Video of tragic last moments of Himalayan expedition

A still taken from haunting footage released by the Indo-Tibetan Border Police
A still taken from haunting footage released by the Indo-Tibetan Border Police

A poignant video of the tragic Himalayan climbing expedition, with a Highland leader, has been released by the Indian authorities.

The clip captures some of the last moments of the team of climbers before an avalanche struck.

It is understood the camera, containing the footage, was found buried in snow near the area where seven of the eight missing climbers were eventually recovered in June – the body of expedition leader Martin Moran remains missing.

The short clip shows the four Britons, two Americans, an Australian alongside an Indian guide very slowly making their way up an unnamed peak in deep snow.


The haunting footage shows the group attempting to climb part of India’s second-highest peak – Nanda Devi – before contact was lost on May 26.

The clip, lasting one minute 55 seconds was released by the Indo-Tibetan Border Police (ITBP) this week, and shows the eight climbers roped together as they take short slow steps up an unnamed peak.

ITBP spokesman Vivek Kumar Pandey, suggested that the group’s weight on a fragile snow ledge the group were walking on, could have caused it to give away, causing an avalanche.

He said the clip is being used to help “analyse what went wrong with their mission”.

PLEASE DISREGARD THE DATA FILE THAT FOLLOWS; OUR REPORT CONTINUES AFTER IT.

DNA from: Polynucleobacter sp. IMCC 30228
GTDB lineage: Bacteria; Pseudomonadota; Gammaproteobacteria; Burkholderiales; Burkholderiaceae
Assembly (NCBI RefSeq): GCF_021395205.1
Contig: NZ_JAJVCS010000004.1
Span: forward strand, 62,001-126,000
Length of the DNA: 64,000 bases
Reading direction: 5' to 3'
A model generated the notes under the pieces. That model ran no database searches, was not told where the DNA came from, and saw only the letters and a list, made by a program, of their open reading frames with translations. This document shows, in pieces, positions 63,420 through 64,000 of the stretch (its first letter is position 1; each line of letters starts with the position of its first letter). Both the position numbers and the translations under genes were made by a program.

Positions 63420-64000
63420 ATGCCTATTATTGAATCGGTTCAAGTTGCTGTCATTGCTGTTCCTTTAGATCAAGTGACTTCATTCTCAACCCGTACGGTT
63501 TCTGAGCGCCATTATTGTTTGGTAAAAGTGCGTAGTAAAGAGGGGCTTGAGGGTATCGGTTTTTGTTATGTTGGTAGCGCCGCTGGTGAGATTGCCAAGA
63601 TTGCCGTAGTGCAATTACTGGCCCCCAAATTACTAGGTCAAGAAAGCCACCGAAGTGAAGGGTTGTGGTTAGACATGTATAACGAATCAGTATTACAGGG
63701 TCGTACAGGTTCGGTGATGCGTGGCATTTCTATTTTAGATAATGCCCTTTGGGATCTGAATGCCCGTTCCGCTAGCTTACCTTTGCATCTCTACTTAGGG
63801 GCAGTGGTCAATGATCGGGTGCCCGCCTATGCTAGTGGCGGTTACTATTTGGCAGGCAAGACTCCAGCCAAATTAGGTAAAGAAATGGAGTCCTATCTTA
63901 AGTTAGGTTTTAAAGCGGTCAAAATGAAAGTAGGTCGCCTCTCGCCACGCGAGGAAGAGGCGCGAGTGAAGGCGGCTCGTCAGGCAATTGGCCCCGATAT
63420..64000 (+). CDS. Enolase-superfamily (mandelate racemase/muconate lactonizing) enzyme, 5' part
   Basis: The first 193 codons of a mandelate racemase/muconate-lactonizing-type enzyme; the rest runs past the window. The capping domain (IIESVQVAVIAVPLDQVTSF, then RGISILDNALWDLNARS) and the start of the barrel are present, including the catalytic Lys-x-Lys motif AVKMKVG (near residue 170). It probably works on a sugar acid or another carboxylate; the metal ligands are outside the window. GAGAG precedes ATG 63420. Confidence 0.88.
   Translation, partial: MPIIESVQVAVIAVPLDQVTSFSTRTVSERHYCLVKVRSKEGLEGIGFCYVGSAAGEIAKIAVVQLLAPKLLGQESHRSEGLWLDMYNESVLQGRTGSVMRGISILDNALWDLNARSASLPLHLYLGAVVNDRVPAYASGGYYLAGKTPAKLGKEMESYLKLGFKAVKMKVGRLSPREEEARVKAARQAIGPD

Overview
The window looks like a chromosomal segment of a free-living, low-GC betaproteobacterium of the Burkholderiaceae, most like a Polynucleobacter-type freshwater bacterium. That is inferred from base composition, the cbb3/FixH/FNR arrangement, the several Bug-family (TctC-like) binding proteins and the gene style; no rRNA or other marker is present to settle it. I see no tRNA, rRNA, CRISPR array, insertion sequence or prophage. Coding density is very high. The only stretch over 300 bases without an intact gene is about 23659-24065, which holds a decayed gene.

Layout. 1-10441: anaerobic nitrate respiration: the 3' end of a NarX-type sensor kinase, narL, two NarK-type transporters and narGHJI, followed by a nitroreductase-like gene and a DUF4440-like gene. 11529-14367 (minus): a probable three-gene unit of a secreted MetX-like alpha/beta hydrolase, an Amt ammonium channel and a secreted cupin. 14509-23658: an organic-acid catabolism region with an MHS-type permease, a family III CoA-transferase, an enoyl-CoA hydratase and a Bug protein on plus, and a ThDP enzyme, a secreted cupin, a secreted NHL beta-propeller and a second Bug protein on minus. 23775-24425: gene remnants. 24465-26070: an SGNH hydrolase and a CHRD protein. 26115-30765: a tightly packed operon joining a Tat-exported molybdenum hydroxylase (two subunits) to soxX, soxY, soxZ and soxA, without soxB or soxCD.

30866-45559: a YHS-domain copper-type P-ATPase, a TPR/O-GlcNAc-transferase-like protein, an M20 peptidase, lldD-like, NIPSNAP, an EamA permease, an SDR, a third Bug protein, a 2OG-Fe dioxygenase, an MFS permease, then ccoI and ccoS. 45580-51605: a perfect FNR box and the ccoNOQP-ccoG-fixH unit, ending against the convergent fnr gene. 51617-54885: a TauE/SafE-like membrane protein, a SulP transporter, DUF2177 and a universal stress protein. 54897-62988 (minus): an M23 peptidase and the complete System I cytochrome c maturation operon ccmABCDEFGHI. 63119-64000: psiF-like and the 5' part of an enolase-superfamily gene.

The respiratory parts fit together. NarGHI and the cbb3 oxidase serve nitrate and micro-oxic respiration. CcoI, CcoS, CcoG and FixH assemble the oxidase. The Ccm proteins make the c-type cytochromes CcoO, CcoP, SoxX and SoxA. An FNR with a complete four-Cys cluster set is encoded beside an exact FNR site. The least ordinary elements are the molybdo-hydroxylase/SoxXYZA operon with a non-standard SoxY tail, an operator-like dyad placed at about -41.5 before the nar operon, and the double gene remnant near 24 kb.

The footage, taken on what is believed to be a GoPro camera attached to head gear, was described, by ITBP officials, as the equivalent of a black box in an aircraft, in that, it gave an insight into the last few moments of the climber’s assent of the peak.

Veteran British mountaineer Mr Moran led the team on an expedition up the 25,600ft Nanda Devi East , beginning on May 13.

Contact with the group was initially lost on May 26, as the prelude to an air search being launched after the group failed to respond on May 31.

The experienced climber from Lochcarron in Wester Ross set up his company Moran Mountain in Strathcarron alongside his wife Joy, their grownup children Hazel and Alex also work for the business.

He had organised regular expeditions in the region since 1992, where he worked with various local partners.